Hillary Clinton used to have a reputation for being more ruthless than her husband. Bill Clinton was often described as fundamentally conflict-averse, more eager to persuade his opponents than attack them. Hillary, by contrast, was known for identifying villains and going after them. In his book, A Woman in Charge: The Life of Hillary Rodham Clinton, Carl Bernstein quotes former Clinton adviser Dick Morris saying that Hillary had “a quality of aggressiveness and strength about her that he doesn’t have. A killer instinct. Her genre of advocacy is always straight ahead—fight, battle, take the fight to the other side.” (Morris was speaking before he turned on the Clintons.)
This Manichean quality was at work in some of the incidents from Hillary’s history that most disgust progressives. As first lady of Arkansas, she succeeded in pushing school reform by demonizing teachers. Bernstein quotes Bill Clinton’s former campaign chair: “She made it very clear that there had to be a bad guy in this.” At the same time, her strong sense of who her enemies are is the reason she was able to clearly apprehend the “vast right-wing conspiracy”—her coinage—that bedeviled her husband’s administration.
We hadn’t seen this Hillary in a while. She stayed under wraps during the Democratic primary, never seriously going after Bernie Sanders. But the killer in Hillary came out on Thursday, delivering a devastating indictment of Donald Trump’s associations with the far-right fringe, one meant to permanently delegitimize him among decent people. “A man with a long history of racial discrimination, who traffics in dark conspiracy theories drawn from the pages of supermarket tabloids and the far reaches of the internet, should never run our government or command our military,” she said, daring Republican officials to disagree.
With Trump already trailing badly in most polls, Clinton could have tried to yoke him to the Republican Party so he would drag it down with him. Instead, she sought to isolate and personally destroy him. First came her campaign’s Twitter video earlier today about Trump’s white-supremacist admirers. Usually, a politician trying to link her opponent to the KKK would come dangerously close to the Godwin’s Law line, but Clinton appears to have calculated that few Republicans would rally to their nominee’s defense. Her speech, in Reno, further painted Trump as a creature from the fever swamps, one who has nothing to do with legitimate conservatism. It was able to briskly explain some of the crazier figures and theories Trump has associated with, without getting bogged down in obscure detail. Her list of Breitbart headlines, including “Birth Control Makes Women Unattractive and Crazy” and “Gabby Giffords: The Gun Control Movement’s Human Shield,” tells you much of what you need to know about Trump’s new campaign CEO, Steve Bannon, the former head of the site.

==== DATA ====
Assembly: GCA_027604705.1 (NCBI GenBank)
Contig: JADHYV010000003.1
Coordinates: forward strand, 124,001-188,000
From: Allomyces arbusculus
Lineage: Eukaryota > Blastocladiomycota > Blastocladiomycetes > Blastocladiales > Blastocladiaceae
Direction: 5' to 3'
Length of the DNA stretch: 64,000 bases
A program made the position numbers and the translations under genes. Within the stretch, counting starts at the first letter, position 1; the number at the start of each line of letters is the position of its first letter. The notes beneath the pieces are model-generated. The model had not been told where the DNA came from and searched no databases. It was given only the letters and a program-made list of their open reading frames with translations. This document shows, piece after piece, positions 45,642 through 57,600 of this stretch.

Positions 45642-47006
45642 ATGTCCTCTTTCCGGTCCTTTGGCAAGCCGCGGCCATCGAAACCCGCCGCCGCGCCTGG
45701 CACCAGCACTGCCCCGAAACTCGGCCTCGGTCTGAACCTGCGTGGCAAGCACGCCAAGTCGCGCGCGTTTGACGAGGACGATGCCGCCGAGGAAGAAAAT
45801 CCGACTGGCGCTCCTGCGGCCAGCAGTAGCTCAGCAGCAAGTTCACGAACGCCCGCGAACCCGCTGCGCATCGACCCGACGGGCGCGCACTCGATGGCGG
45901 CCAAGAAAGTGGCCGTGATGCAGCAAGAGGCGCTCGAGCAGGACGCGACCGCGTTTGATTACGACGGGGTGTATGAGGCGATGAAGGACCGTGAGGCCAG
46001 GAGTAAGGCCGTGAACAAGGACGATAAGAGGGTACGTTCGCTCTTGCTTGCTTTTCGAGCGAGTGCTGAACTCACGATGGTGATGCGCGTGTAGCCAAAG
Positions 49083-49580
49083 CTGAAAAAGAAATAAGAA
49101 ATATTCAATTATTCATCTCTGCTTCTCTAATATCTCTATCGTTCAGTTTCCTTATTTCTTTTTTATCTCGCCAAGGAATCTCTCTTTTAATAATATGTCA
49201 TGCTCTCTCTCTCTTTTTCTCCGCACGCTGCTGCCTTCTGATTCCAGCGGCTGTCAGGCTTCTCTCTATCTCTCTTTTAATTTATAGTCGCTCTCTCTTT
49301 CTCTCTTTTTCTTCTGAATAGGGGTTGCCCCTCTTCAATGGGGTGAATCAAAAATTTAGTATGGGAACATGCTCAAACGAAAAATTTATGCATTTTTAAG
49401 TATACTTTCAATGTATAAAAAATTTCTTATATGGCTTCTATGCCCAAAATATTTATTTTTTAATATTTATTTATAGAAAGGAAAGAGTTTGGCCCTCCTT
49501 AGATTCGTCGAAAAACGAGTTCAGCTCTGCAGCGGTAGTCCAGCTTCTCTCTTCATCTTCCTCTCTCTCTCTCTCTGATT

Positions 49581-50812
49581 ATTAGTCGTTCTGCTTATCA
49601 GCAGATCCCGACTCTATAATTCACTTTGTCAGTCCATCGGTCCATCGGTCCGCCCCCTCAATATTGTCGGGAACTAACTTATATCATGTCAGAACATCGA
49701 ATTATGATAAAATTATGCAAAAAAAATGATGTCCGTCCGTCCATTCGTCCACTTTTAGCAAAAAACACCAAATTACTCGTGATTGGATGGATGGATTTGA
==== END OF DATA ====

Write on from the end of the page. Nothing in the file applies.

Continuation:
Clinton invoked Paul Ryan twice, but both times it was in order to distance him from Trump. She made it seem as if Republicans have a history of anti-racism: “Twenty years ago, when Bob Dole accepted the Republican nomination, he pointed to the exits and told any racists in the party to get out,” Clinton said. “The week after 9/11, George W. Bush went to a mosque and declared for everyone to hear that Muslims ‘love America just as much as I do.’ … We need that kind of leadership again.”
This story is, at best, incomplete. It leaves out Richard Nixon’s Southern strategy and Ronald Reagan’s dog-whistle rhetoric about “strapping young bucks” buying T-bone steaks with food stamps. In some ways Trump is a freakish deviation from normal conservatism, but in others he represents the movement’s blustery culmination. It makes sense, however, for Clinton to paint Trump as a bizarre aberration, since it puts more pressure on Republicans to reject him.
After all, everything she said in her speech was true. It’s simply that no one has put it all together before quite so skillfully. Trump’s outrages come so relentlessly that they’re hard to keep track of, and eventually, one becomes numb to them. To follow Trump closely is to live in a miasma of cynical incredulity. Clinton’s speechwriters found a way to cut through it with just the right examples. They reminded us how bonkers it is that Trump praised arch-conspiracy theorist Alex Jones, who, as Clinton said, claimed that “the victims of the Sandy Hook massacre were child actors and no one was actually killed there.” The speech brought us back to June, when Trump claimed the federal judge presiding over the Trump University lawsuit couldn’t properly do his job because his parents came from Mexico. It recalled Trump’s birtherism and his weird attempt to tie Ted Cruz’s father to the assassination of JFK, and reminded us that none of this is normal for a presidential candidate, no matter how debased the Republican Party has become.
It’s hard to say how Republican officials will respond. Most of them hate the alt-right, which denigrates them as pathetic cuckservatives. But Clinton succeeded in tying Trump to the alt-right in a way that will make it hard to disavow one without the other. Trump, meanwhile, will be tempted to lash out, lest it look as if he’d been intimidated by a woman he derides as weak and frail. His response, so far, was to tweet: “Just watched recap of #CrookedHillary’s speech. Very short and lies. She is the only one fear-mongering!” In fact, the speech could have been twice as long; there’s enough material. But it was long enough to define Trump and his most fervent followers as people beyond the pale of American politics.